I'm working on a project where I use FAISS to retrieve n neighbouring vectors based on a query vector. The data in question is textual and is being embedded by using a machine learning model to create a vector before it goes into FAISS.

These neighbors each have a category assigned to them, and also have a similarity score to the query, like the following:

Query: Berlin is the capital of Germany
Neighbours output:

5 Neighbour ids: [57, 163, 177, 124, 91]

Text | Category | Similarity

Berlin is a great city to live in | Capital cities | 0.897843
Capital letters are often used to indicate nouns in German | Grammar | 0.803834
Over 3 million people live in Berlin | Capital cities | 0.79434
Germany is a country in Central Europe | Countries | 0.763232
Germany has many big cities | Countries | 0.7304545

Now, the thing I want to achieve is getting a single category for the query based on the categories of the neighbours, a kind of vector based recommender/suggestion system. What I tried already is just doing simple and weighted (based on similarity) majority voting.

Using simple majority voting, in the above example I would just get "Capital cities" or "Country" category as they both occur 2 out of 5 times. Using weighted voting I would arrive at "Capital cities" as they have higher similarity overall.

Both the approaches seem to work, however I am looking for a slightly more sophisticated approach to combine different signals. I read about the concept of data fusion in machine learning, but I don't quite know yet how to best apply it here to arrive at one category based on the neighbours.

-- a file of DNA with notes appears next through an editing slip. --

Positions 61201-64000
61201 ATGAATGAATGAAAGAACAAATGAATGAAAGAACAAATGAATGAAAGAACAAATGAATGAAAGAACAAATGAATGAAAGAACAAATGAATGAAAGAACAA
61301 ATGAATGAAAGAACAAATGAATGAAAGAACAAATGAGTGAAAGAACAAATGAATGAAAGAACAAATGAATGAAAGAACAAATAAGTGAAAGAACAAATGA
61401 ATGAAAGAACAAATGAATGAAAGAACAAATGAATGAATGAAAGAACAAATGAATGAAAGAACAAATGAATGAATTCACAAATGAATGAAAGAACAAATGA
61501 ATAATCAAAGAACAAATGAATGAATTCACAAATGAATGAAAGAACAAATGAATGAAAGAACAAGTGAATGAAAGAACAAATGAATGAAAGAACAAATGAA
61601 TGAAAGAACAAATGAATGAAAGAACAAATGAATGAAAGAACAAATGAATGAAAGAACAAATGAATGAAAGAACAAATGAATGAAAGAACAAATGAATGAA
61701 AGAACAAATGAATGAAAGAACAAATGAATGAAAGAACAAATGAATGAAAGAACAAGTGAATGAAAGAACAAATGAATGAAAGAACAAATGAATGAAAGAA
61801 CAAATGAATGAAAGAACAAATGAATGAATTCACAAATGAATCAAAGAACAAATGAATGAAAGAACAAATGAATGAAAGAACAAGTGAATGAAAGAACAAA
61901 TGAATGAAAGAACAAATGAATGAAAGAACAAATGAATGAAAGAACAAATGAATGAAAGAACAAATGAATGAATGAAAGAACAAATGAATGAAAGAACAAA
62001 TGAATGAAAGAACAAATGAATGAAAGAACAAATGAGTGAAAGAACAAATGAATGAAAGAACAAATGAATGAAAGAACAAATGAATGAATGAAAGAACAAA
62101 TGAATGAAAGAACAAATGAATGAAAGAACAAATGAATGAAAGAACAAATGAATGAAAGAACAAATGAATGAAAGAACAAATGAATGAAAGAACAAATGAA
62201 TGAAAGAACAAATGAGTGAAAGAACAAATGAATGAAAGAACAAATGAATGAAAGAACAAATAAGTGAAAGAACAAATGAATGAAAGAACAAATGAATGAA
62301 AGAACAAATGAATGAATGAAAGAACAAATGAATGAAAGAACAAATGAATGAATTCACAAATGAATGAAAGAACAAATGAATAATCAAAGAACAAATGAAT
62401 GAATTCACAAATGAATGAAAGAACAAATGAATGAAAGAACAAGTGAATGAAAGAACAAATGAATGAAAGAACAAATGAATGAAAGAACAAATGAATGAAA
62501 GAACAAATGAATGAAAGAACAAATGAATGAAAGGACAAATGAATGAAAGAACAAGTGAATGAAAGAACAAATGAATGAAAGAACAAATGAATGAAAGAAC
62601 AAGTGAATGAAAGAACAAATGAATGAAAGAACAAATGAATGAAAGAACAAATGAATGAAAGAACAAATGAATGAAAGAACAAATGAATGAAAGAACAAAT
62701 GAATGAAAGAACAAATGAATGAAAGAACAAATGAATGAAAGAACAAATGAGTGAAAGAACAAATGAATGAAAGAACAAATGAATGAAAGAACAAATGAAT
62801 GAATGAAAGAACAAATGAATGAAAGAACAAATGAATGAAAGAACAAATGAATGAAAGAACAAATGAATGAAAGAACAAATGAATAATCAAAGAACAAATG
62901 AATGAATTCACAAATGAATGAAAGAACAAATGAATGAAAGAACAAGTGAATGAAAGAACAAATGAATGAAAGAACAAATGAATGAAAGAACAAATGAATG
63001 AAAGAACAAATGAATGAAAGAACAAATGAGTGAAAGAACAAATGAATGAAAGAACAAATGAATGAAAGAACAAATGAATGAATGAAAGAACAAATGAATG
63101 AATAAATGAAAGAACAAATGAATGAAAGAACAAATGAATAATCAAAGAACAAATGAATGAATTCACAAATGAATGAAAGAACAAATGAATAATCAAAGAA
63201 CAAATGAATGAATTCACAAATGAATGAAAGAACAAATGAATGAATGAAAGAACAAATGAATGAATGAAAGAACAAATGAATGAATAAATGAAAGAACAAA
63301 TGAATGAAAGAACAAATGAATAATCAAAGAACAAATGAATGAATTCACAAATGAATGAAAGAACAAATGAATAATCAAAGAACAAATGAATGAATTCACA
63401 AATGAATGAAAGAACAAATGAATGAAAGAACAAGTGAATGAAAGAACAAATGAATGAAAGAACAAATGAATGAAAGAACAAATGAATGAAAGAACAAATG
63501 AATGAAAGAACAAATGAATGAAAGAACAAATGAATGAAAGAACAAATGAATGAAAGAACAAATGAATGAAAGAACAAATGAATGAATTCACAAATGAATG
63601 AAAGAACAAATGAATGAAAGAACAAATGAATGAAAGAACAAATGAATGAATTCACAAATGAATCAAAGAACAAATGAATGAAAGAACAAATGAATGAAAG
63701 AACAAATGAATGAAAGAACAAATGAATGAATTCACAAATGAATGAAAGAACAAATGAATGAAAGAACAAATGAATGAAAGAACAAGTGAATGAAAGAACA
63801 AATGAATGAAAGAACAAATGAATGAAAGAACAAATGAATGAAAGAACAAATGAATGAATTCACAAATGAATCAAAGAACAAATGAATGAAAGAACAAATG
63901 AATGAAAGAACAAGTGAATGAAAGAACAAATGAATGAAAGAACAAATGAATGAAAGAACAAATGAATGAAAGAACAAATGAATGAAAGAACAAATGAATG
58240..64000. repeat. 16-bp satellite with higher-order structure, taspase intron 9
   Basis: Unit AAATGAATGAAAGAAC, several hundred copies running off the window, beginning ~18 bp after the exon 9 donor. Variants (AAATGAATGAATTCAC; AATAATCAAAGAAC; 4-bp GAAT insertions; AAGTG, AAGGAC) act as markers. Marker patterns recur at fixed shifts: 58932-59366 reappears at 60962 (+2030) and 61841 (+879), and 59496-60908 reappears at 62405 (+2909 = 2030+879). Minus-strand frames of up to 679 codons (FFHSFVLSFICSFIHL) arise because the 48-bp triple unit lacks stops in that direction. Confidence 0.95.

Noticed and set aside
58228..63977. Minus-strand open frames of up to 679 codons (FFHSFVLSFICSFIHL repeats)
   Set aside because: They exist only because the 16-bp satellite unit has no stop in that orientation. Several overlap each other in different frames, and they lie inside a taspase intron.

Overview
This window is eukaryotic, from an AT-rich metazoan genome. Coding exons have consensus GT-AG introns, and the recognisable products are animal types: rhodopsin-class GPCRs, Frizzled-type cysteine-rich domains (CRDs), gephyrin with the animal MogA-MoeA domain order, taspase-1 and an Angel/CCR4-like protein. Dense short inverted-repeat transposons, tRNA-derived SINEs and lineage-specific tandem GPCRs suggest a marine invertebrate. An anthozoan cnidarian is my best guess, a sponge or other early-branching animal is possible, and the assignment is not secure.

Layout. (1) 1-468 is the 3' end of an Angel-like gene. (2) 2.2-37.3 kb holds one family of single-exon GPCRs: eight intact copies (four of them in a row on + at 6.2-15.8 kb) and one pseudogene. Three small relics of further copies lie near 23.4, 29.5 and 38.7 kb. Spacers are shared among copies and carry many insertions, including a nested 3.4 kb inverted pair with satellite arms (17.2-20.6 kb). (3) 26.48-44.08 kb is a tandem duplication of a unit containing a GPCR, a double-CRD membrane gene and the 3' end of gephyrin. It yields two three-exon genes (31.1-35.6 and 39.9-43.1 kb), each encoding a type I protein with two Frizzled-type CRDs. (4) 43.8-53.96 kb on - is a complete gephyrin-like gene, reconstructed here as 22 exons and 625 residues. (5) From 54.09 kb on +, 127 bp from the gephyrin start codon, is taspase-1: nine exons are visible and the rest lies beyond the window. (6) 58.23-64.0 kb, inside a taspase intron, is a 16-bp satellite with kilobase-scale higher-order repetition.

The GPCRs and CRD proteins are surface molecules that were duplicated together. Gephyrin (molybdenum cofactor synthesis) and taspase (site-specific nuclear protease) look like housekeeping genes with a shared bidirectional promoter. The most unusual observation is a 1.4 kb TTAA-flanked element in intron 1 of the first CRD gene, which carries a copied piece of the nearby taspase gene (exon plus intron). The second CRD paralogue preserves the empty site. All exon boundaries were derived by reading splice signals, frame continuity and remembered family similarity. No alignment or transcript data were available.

Any ideas are appreciated!

  • $\begingroup$ Why don't you just fine-tune your machine learning model to predict the category? $\endgroup$
    – Valentas
    Jul 1, 2022 at 8:42
  • $\begingroup$ Good question, the reason for this is because I have very limited actual data available to me to train a supervised model on this. So, by leveraging open embedding models I wanted to see how good this unsupervised approach would be, $\endgroup$
    – mabergerx
    Jul 1, 2022 at 8:46
  • $\begingroup$ I don't think it is reasonable to expect something 'more sophisticated' without having the data and using only pretrained blackbox models. $\endgroup$
    – Valentas
    Jul 1, 2022 at 14:05

1 Answer 1


You can use similarity score as your distance metric for the nearest neighbors algorithm.

You do not need to vote, the top most similar neighbor is the label you are looking for.

Often times similarity is thresholded to avoid returning low-quality search results. If none of the nearest neighbors are above a certain similarity, then the system would do something else.

  • $\begingroup$ Your suggestion makes sense, but this is what OP said he has already tried. In fact he has tried not only the 1-nn as you suggest but also a k-nn method. $\endgroup$
    – Valentas
    Jul 1, 2022 at 14:00

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